I mean, as soon as things are released these days, we begin asking about expansions or DLC before we even complete it. We push through to get as much as possible, consuming content like a swarm of locusts, and rarely stop to smell the roses and truly appreciate what the developers have done to create the game. Isn’t that what Guild Wars 2 was originally supposed to be about? The journey? Exploration? Discovery? Heck, even recently I discovered a beautiful location in the Grove I never knew existed:

gw364So why is it that I feel tired of Silverwastes, Dry Top, dungeons, making a legendary, etc? Probably because I have it in my mind that I need to chase the carrot. It’s been conditioned in my head by games my whole life. Better loot, more power, and more “stuff” for the sake of stuff.

Is this actually the way to enjoy things though? It’s like the rat race all over again. We push and push in real life to have more and more money so we can have more and more things so we can work harder to get the things we achieve to have more objects that’ll never make us feel happy because we’re constantly searching for something more and still feel like we’ve come up short because we haven’t savoured the journey. (That massive run-on sentence is very intentional…)

I’m really asking myself as to whether I’m going to enjoy what’s offered to me, or end up going crazy and getting sick of the game? If it’s a constant grind for gold and more “things,” then I’m going to lose interest. I think I need to step back and enjoy what has been created, whether it’s little things in Hoelbrak or hidden gems in Malchor’s Leap.

Ultimately, while I wait for Heart of Thorns to release, the biggest problem is me–I keep wanting more, but more always seems like too much work.

Is it possible for me to simply be happy with what I have in Guild Wars 2?

**********

There you have it, people. Some random, unedited, free-writing from the brain things inside my head. Does it resonate with you? Have you asked that question about chasing the carrot at the end of the stick? Where are you at? Post your questions or comments below, because I’d love to hear from you!

Thoughts on the HoT Expansion

Many of us can look back to the day at PAX, whether we were there in person or on Twitch, and remember that rush of excitement when Heart of Thorns was released. I mean, we could easily see it coming with how they ended off the Living Story. Still, it was a moment that I’ll probably never forget. Then came that release trailer and the explanation of all the amazing things we’ll get to discover! Mastery system, specializations, a brand new class called the Revenant… all of these things built so much hype and excitement and then…

Well, it’s gone.

For those of you who have been reading my blog for a while, you know that I’m not a hyper-critical person. I generally don’t use my blog to vent frustration, and this blog post isn’t intended to be that at all. What I do want to spend a few moments highlighting is the reality of where we are today, and what I believe many players are feeling.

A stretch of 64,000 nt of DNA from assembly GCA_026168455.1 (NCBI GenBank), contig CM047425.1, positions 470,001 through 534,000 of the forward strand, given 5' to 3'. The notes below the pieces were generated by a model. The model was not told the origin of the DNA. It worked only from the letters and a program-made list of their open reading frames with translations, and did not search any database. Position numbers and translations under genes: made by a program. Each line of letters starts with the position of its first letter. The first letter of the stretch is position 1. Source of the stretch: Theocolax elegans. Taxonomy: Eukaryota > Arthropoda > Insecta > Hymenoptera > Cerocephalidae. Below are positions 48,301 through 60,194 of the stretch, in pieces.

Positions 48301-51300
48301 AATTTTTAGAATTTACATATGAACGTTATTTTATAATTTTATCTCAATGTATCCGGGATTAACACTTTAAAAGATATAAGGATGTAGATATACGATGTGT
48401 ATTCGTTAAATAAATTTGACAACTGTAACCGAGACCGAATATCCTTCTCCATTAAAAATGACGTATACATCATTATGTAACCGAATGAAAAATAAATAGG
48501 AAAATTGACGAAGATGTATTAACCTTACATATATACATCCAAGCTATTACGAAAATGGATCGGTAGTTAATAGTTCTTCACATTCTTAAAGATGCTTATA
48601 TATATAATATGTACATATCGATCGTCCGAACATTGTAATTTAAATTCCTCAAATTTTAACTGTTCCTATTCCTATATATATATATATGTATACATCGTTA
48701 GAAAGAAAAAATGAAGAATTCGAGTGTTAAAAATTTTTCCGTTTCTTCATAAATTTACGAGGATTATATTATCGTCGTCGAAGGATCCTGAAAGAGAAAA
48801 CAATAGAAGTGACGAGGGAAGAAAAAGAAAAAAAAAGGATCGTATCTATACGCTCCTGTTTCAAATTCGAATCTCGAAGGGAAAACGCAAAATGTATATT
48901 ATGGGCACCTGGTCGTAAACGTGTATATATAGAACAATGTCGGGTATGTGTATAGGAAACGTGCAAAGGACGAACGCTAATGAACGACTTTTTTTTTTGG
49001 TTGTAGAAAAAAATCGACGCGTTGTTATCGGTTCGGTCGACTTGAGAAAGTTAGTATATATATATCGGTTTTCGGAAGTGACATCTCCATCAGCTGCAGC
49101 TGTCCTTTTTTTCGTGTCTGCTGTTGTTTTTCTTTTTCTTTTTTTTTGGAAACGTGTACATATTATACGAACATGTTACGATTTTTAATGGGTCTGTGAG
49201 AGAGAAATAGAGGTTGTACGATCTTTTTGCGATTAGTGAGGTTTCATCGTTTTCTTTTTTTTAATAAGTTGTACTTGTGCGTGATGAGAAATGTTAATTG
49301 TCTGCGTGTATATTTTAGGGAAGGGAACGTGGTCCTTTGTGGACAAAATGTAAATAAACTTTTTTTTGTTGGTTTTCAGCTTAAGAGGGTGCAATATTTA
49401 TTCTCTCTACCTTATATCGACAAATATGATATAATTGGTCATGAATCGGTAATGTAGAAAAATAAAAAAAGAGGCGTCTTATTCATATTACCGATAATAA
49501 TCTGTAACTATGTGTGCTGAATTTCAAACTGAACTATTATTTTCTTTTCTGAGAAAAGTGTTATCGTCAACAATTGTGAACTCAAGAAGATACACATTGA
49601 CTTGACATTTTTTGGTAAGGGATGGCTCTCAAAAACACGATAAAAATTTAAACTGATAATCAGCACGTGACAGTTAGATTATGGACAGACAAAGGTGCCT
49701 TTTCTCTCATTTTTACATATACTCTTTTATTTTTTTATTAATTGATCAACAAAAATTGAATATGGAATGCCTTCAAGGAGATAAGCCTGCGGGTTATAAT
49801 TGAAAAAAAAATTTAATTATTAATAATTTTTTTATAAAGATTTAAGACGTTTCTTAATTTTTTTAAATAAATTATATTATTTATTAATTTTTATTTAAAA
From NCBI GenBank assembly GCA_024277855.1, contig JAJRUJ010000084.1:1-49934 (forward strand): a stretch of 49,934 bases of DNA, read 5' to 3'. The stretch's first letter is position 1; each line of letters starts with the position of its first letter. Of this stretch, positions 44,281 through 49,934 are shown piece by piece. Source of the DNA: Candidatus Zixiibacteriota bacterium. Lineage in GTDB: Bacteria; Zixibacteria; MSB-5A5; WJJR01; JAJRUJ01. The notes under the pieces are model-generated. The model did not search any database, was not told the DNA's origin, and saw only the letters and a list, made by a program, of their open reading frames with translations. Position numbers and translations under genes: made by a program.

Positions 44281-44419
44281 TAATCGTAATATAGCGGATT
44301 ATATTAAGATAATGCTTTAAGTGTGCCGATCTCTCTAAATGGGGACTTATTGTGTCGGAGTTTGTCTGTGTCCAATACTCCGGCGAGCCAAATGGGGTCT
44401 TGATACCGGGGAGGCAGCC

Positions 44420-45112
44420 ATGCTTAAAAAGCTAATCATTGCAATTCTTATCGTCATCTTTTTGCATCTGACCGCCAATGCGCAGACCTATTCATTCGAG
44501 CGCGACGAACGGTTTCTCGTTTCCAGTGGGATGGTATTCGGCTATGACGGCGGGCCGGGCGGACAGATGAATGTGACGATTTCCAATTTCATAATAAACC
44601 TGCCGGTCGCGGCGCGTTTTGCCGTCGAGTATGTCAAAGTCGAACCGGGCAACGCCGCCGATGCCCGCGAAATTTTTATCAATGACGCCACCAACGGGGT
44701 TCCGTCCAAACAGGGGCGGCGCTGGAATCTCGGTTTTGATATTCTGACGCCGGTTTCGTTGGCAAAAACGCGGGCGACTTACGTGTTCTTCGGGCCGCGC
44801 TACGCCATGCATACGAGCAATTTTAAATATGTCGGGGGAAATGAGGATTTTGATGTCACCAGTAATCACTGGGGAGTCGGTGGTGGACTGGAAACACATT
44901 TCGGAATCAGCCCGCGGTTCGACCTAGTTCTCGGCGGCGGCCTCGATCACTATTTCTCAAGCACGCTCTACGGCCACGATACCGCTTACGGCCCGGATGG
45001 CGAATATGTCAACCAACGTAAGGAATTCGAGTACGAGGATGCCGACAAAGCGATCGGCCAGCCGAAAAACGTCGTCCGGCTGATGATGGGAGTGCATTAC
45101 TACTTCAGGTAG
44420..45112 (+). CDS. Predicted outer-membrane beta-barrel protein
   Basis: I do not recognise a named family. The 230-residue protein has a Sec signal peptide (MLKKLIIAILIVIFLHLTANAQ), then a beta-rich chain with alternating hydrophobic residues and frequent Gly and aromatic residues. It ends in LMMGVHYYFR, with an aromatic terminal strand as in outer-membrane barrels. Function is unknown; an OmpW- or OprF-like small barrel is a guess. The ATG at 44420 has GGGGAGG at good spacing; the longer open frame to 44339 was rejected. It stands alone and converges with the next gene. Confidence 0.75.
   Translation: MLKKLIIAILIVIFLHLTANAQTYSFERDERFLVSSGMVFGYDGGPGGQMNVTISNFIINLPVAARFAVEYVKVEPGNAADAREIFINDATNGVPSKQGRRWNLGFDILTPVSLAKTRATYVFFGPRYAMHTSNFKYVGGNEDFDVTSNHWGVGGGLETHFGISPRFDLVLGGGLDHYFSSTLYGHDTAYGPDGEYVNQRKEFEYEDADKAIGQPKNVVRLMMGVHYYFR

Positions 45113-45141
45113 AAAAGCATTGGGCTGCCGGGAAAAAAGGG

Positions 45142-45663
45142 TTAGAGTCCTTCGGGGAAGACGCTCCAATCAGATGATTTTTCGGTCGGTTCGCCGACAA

You see, it was all excitement and energy–the hype was real–until those words were spoken: “When it’s ready.”

Although that didn’t phase me much at first, I look back to that announcement and noticed a severe lack of direction. I honestly have taken the approach as “let’s show them lots of great stuff, build it up to be astounding, and then hope that rides us to when we can finally release it.” Frankly, I don’t think that’s a good approach at all. Guild Wars 2 is my favourite game, and I’m actually rather disappointed that ArenaNet has taken this route. No release date? Not even a release goal? No explanation as to what’s going to happen until then? Sure, we got a few minor festivals, but that hasn’t really done anything when they set the precedent of Living Story (which we know is done until Heart of Thorns).

On top of that, I notice the slow roll-out of purchasable things in the gem store to keep them going. I’m not against this at all, but for me it puts a bad taste in my mouth. I think this all could have been done better.

“Well, you’re complaining, so give some ideas on how it should have been better!” you might say. Well, I sort of have some.

You see, the reality is that I don’t work for ArenaNet and therefore, can’t really understand their situation. I also have never worked in the gaming industry. Heck, having a family member in the gaming industry has really opened my eyes as to what it looks like–nothing like I imagined. We often approach it from a sense of entitlement saying: “I’m the consumer! I deserve [insert thing here]” but sometimes it’s not that simple. Wait, actually, it’s almost never that simple. So yes, I understand that I don’t have the full picture. I’m just thinking…

  1. Expansions should never be announced without a projected release quarter.
    • Sure, this gives the challenge of being seen as having a “broken promise,” but people are going to have unrealistic expectations. Such is consumerism. Anytime you’re going to release something that’s game-changing, you need to at least have a projection for people to work with. Otherwise you end up with your players being disillusioned. Judging from many people I’ve encountered in-game, that’s growing at a rapid rate. At least, that’s been my experience.